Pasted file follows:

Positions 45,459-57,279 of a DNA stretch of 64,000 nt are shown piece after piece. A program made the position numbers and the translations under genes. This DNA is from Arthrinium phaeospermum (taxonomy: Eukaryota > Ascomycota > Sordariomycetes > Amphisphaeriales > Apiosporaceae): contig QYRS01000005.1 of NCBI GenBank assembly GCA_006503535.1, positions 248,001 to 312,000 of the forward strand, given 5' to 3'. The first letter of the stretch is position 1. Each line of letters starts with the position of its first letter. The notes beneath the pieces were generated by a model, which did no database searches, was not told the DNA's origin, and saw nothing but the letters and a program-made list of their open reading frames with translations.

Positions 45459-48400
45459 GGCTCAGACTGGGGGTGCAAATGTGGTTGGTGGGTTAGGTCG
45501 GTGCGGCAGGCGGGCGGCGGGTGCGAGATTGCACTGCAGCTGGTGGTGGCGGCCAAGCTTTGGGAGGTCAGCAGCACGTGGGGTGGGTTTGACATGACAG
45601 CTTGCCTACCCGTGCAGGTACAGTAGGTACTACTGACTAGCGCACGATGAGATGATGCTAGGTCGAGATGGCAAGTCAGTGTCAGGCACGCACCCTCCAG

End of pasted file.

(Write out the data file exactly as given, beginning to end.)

Positions 45,459-57,279 of a DNA stretch of 64,000 nt are shown piece after piece. A program made the position numbers and the translations under genes. This DNA is from Arthrinium phaeospermum (taxonomy: Eukaryota > Ascomycota > Sordariomycetes > Amphisphaeriales > Apiosporaceae): contig QYRS01000005.1 of NCBI GenBank assembly GCA_006503535.1, positions 248,001 to 312,000 of the forward strand, given 5' to 3'. The first letter of the stretch is position 1. Each line of letters starts with the position of its first letter. The notes beneath the pieces were generated by a model, which did no database searches, was not told the DNA's origin, and saw nothing but the letters and a program-made list of their open reading frames with translations.

Positions 45459-48400
45459 GGCTCAGACTGGGGGTGCAAATGTGGTTGGTGGGTTAGGTCG
45501 GTGCGGCAGGCGGGCGGCGGGTGCGAGATTGCACTGCAGCTGGTGGTGGCGGCCAAGCTTTGGGAGGTCAGCAGCACGTGGGGTGGGTTTGACATGACAG
45601 CTTGCCTACCCGTGCAGGTACAGTAGGTACTACTGACTAGCGCACGATGAGATGATGCTAGGTCGAGATGGCAAGTCAGTGTCAGGCACGCACCCTCCAG